Hello readers! I hope that you liked last weeks post explaining the how the school system in Zimbabwe works. In this weeks post I want to take a look at the specific HIV/AIDS statistics in Zimbabwe. Looking up these statistics really put the epidemic into perspective for me and truly opened my eyes.

I would also like to talk about a personal story of one of our students, Ashley M., and talk about how HIV/AIDS has effected her life.

Astounding statistics in relation to Ashley M.:

Ashley’s story:

Ashley is attending Herentals college right now. Both of her parents have died, her mom January 31st, 2003; and her dad December 5, 2007. According to UCSF the year Ashley’s mother died there were 170,000 HIV/AIDS related deaths, and 140,000 the year her father died. Zimbabwe has a higher number of orphans, in proportion to its population, than any other country in the world, according to UNICEF. In fact, as many as 1 in 4 children in Zimbabwe are orphaned as a result of parents dying from AIDS.

After her parents died Ashley and her little sister Ellen moved in with their grandmother and two younger uncles. She said that some of the difficulties she faces is her relatives not having enough money to buy “food and soap.” But after Tariro began sponsoring her, “a lot changed.”

She said that after Tariro came into her life her, “school performance improved as well as her emotional state.” She began worrying less because she didn’t have to be concerned about finding ways to pay her school fees. According to UNICEF (United Nations International Children’s Emergency Fund), in 2009 there were 1,000,000 children orphaned by AIDS. Sadly only 95,000 of those students went to school. But Ashley is now one of them because of Tariro’s support.

At the end of Ashley’s interview she said something very moving, “I will be different than the other children who didn’t have the chance to go to school.”

Ashley is one example of an orphan is Zimbabwe who is effected by losing parents to HIV/AIDS. If you look at the thousands of people who died in the same years as her parents it becomes astonishing to think about how many children are effected and go through life changing events because of this epidemic.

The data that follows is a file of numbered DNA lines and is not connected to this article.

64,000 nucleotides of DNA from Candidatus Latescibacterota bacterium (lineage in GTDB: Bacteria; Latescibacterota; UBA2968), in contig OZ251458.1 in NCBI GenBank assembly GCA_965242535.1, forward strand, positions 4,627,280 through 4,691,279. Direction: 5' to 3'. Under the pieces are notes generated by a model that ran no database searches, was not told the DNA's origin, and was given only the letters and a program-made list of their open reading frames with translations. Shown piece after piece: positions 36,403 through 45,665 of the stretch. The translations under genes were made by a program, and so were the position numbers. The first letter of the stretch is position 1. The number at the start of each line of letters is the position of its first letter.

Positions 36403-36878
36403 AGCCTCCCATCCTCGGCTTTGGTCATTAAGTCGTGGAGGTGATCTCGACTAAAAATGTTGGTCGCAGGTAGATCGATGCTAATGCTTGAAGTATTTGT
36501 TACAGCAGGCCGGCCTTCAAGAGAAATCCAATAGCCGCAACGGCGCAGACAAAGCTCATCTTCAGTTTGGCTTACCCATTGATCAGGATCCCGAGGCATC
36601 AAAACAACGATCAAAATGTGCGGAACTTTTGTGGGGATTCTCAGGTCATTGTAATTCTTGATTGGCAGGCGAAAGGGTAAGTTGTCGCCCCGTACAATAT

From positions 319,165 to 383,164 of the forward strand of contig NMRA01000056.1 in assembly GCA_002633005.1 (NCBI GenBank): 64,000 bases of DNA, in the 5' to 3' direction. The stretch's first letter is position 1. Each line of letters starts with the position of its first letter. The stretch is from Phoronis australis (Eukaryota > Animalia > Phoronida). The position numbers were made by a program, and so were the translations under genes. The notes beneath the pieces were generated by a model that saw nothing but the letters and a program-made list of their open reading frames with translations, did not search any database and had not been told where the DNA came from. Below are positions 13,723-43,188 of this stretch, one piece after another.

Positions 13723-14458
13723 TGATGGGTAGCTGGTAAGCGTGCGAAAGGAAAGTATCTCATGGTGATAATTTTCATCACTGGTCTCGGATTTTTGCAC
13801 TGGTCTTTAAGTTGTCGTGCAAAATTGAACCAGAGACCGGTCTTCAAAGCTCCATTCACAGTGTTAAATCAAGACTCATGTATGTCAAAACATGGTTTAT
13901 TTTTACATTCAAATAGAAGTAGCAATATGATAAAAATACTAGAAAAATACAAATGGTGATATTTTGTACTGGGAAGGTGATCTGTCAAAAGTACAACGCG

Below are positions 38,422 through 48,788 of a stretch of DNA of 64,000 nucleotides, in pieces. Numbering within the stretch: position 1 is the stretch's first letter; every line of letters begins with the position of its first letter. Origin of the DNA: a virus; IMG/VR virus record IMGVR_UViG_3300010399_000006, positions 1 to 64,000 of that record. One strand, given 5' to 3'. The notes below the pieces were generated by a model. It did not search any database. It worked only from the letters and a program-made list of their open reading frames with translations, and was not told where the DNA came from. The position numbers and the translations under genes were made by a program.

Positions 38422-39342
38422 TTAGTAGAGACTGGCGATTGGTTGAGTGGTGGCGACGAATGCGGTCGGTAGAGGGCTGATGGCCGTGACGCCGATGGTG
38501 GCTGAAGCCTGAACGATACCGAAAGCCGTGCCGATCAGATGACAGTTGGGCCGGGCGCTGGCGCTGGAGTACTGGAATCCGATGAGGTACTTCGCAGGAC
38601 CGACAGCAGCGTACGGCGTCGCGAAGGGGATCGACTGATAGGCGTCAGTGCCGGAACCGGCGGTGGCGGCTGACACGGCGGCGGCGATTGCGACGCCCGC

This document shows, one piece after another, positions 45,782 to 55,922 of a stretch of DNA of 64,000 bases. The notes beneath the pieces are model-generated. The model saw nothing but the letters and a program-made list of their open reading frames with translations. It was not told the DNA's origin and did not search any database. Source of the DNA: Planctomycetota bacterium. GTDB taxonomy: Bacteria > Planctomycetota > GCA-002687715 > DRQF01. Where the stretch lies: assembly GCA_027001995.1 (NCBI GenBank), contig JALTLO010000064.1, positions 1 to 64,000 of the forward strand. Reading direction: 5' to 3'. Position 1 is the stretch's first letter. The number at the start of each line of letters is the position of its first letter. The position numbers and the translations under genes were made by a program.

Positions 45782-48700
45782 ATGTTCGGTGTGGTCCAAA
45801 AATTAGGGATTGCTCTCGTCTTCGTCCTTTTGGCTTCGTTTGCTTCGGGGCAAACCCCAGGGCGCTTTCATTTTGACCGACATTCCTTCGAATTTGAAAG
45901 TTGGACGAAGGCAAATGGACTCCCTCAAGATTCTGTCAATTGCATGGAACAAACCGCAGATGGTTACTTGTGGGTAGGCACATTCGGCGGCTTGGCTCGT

Thinking about these statistics:

Going beyond the statistics and relating it back to Tariro’s mission sheds some light on how important our work is. Out of the 95,000 orphans that are attending school, only 39,000 of those are girls. Tariro’s work continues to be more important than ever with us sending girls to school each year and helping make that number a bit higher.


Once again I thank you for your support by just doing the reading. Learning these statistics really opened my eyes. To realize how big the scale is and how many people are effected makes me even happier that I am participating in Tariro’s work.

Explaining education: How Zimbabwe’s education system works.

A group of Tariro's secondary students model their uniforms.


Hello readers! I hope that you are all doing well. In this weeks post I wanted to explain how the education system in Zimbabwe works. The reason I chose to cover this topic is because I think it’s important that people get a more in depth understanding of our work. I am trying to go beyond the mission statement of, “educating and empowering young women and girls in Zimbabwean communities affected by HIV/AIDS,” and expand on that. I understand the school system can be confusing, but understanding it is the next vital step in knowing the work. Beyond supporting young girls, I hope this helps you to understand why we would pick the age group that we do, and give you a better understanding of these girls lives.

Explaining some history:

Zimbabwe gained independence from colonial rule in April 1980. At that time most of the people in the country didn’t have the resources to go from primary to secondary schooling, which stopped them from continuing their education. Since then, the educational system has expanded; however, there is still a huge discrepancy between the private schools and the government funded schools.

The school system in Zimbabwe consists of seven years of primary school and six years of secondary school. When these 13 years are completed a student can then move on to University. The school year for Zimbabwean students runs from January through December. The terms are three months each and they are all broken up by one month holidays. The students take their national examinations during the third term in November.